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Datena v. JP Morgan Chase Bank

SUPREME COURT OF THE STATE OF NEW YORK APPELLATE DIVISION SECOND JUDICIAL DEPARTMENT


May 4, 2010

SANDRA DATENA, APPELLANT,
v.
JP MORGAN CHASE BANK, RESPONDENT, ET AL., DEFENDANT.

In an action, inter alia, pursuant to RPAPL article 15 to compel the determination of claims to real property, the plaintiff appeals from an order of the Supreme Court, Nassau County (Mahon, J.), entered April 27, 2009, which granted the motion of the defendant JP Morgan Chase Bank pursuant to CPLR 3211(a)(1) and (7) to dismiss the complaint insofar as asserted against it.

Published by New York State Law Reporting Bureau pursuant to Judiciary Law § 431.

This opinion is uncorrected and subject to revision before publication in the Official Reports.

A. GAIL PRUDENTI, P. J., STEVEN W. FISHER, SHERI S. ROMAN, SANDRA L. SGROI, JJ.

(Index No. 18724/08)

DECISION & ORDER

ORDERED that the order is affirmed, with costs.

According to a deed filed in the Nassau County Clerk's office on August 1, 2003, the plaintiff and her daughter, the defendant Reba Singh, took title to real property located in Baldwin (hereinafter the subject property) as joint tenants on July 21, 2003. Thereafter, when the defendant JP Morgan Chase Bank (hereinafter the Bank) docketed a money judgment obtained against Singh with the Nassau County Clerk's office, that judgment became a lien on the property. The plaintiff commenced this action against the Bank and Singh seeking, among other relief, to remove the judgment lien on the property on the ground that Singh was not a joint owner of the real property. According to the plaintiff, Singh was listed as a joint owner because of the plaintiff's desire "to make Singh a co-owner solely as a testamentary substitute." After the plaintiff commenced this action, the Bank moved to dismiss the complaint pursuant to CPLR 3211(a)(1) and (7).

A complaint may be dismissed if "documentary evidence . . . resolves all factual issues as a matter of law, and conclusively disposes of the plaintiff's claim'" (Sullivan v State of New York, 34 AD3d 443, 445, quoting Nevin v Laclede Professional Prods., 273 AD2d 453, 453; CPLR 3211[a][1]). On a motion pursuant to CPLR 3211(a)(7) to dismiss a complaint, the allegations in the complaint are accepted as true and accorded the benefit of every possible favorable inference to determine if the facts, as alleged, fit within any cognizable legal theory (see Leon v Martinez, 84 NY2d 83, 87-88). Whether the plaintiff can prove her allegations is not part of the calculus in this determination (see EBC I, Inc. v Goldman, Sachs & Co., 5 NY3d 11, 19). Dismissal may result if the movant satisfies its "burden of submitting documentary evidence that resolves all factual issues as a matter of law, and conclusively disposes of the plaintiff's claim'" (Sullivan v State of New York, 34 AD3d at 445, quoting Nevin v Laclede Professional Prods., 273 AD2d at 453).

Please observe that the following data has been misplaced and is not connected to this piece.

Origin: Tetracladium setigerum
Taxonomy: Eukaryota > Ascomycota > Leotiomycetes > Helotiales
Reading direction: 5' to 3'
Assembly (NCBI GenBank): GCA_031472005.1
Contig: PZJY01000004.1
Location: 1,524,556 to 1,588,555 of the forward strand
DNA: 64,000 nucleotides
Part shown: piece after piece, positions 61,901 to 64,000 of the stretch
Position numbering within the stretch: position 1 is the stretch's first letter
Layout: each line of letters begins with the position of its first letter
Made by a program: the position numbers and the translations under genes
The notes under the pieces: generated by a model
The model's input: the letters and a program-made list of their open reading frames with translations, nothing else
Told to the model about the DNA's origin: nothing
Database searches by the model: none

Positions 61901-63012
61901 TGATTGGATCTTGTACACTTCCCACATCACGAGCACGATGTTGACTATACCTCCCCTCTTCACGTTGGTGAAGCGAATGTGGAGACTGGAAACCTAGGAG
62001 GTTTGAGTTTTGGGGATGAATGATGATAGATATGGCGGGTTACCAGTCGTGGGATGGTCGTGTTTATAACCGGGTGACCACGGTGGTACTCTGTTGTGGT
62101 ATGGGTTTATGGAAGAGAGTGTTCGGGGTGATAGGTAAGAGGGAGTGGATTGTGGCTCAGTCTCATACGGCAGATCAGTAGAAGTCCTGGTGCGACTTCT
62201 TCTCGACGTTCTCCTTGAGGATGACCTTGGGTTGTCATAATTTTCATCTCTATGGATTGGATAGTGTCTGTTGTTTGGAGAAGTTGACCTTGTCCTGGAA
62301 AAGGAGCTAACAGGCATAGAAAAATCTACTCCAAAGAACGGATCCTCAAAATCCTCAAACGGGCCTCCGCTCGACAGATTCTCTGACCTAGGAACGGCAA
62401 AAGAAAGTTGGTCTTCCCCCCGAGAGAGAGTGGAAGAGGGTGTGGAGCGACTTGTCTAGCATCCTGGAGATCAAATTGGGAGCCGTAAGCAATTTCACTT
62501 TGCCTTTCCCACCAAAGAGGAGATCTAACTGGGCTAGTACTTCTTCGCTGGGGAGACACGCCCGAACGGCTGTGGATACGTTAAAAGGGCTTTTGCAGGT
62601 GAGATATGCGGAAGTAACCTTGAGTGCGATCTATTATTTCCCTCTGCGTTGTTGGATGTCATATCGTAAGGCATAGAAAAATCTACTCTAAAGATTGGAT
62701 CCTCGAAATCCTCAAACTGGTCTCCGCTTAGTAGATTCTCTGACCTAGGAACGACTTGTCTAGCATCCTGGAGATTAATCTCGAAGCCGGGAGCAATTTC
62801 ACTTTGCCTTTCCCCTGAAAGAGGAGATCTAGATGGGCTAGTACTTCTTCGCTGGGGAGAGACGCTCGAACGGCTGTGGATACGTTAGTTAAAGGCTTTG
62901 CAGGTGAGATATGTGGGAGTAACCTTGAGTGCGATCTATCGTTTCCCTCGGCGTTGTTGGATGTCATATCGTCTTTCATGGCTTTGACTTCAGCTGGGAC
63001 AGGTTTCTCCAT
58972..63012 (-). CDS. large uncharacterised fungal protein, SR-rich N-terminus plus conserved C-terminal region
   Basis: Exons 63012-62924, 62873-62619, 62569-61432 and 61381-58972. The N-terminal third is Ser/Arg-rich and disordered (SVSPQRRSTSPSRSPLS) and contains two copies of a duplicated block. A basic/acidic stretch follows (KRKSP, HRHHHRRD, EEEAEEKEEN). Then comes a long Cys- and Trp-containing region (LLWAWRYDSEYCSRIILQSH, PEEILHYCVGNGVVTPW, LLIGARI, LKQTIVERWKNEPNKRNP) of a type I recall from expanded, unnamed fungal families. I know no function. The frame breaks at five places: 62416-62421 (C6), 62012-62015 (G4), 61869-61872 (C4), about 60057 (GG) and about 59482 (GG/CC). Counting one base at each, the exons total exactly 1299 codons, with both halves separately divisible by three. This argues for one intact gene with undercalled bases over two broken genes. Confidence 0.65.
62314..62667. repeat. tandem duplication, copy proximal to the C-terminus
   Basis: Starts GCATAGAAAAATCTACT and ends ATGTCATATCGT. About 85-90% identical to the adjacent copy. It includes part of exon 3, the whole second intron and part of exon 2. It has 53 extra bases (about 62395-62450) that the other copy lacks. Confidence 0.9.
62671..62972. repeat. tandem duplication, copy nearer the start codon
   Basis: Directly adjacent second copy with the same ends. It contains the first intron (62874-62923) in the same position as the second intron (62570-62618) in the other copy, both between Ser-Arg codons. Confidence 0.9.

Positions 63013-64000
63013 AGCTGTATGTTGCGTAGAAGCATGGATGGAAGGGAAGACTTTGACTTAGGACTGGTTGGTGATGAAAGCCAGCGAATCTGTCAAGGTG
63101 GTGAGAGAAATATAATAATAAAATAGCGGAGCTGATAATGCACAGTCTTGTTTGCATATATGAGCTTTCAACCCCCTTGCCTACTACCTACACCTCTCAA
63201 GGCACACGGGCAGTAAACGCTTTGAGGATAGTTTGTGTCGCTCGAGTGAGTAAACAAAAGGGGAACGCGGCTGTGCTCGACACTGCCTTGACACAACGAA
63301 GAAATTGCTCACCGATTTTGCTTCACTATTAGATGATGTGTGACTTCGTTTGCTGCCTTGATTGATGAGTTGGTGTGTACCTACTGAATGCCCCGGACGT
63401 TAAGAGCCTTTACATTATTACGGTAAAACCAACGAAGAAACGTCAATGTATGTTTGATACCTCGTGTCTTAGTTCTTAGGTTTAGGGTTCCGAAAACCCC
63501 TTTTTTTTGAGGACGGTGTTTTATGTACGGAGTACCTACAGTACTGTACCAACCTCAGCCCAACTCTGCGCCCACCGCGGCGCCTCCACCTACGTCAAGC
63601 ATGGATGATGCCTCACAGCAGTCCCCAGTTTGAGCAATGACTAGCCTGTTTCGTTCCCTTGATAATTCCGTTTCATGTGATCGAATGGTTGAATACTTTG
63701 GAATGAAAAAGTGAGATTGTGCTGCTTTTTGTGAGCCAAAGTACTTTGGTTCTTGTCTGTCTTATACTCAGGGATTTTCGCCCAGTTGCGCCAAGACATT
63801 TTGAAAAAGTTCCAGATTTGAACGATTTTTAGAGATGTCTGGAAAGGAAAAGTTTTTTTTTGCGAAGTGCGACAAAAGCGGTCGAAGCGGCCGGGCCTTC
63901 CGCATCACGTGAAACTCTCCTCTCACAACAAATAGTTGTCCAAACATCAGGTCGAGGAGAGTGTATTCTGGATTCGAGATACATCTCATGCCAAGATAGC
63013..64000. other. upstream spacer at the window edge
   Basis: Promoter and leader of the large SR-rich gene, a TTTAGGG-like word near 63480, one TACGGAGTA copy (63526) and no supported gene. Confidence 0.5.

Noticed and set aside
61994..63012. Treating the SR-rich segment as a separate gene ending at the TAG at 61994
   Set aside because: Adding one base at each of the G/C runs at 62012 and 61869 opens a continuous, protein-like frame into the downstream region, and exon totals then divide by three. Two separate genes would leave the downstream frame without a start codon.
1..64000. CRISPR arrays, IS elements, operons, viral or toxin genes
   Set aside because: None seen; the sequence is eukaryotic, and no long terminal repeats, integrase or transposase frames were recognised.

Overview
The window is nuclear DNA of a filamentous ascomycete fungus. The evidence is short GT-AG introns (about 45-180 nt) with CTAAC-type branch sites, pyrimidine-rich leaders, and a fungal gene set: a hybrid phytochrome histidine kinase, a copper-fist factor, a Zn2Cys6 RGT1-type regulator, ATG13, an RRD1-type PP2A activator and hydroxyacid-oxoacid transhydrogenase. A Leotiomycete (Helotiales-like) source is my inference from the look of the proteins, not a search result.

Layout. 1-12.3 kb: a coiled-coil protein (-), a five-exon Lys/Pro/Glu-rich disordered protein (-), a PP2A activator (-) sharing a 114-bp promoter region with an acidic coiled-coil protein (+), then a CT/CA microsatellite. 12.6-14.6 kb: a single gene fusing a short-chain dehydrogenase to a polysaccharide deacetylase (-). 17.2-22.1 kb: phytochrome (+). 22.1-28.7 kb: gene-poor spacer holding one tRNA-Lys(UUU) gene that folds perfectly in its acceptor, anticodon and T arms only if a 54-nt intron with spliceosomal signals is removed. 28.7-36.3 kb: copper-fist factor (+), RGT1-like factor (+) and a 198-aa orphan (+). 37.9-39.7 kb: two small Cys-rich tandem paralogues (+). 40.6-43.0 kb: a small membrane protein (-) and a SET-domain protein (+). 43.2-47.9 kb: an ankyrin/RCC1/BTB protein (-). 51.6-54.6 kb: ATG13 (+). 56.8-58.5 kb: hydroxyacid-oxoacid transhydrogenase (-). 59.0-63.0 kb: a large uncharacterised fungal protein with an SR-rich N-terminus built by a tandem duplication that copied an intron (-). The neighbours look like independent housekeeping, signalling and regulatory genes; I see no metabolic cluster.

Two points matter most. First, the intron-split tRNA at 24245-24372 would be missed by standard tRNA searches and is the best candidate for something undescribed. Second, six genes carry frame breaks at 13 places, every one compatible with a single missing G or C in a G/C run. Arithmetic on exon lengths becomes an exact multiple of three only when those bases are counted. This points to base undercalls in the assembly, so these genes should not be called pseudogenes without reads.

The deed recorded by the plaintiff clearly and unambiguously states that she took title to the subject property as a joint tenant with Singh. Therefore, the wording in the deed listing the grantees "as joint tenants" submitted by the defendant in support of the motion to dismiss cannot be varied by parol evidence (see Loch Sheldrake Assoc. v Evans, 306 NY 297; Coleman v Village of Head of Harbor, 163 AD2d 456). The unambiguous language in the deed establishes that Singh is a joint tenant and, thus, negates a material element of the plaintiff's cause of action against the Bank (see CPLR 5203; Kelly v Schwend, 15 AD3d 450; Mayerhoff v Timenides, 269 AD2d 369). Under these circumstances, the plaintiff does not have a cause of action against the Bank.

The plaintiffs' contention that Banking Law § 675 requires a different result is not properly before this Court because it was not raised before the Supreme Court (see Vingo v Rosner, 29 AD3d 896).

PRUDENTI, P. J., FISHER, ROMAN and SGROI, JJ., concur.

20100504

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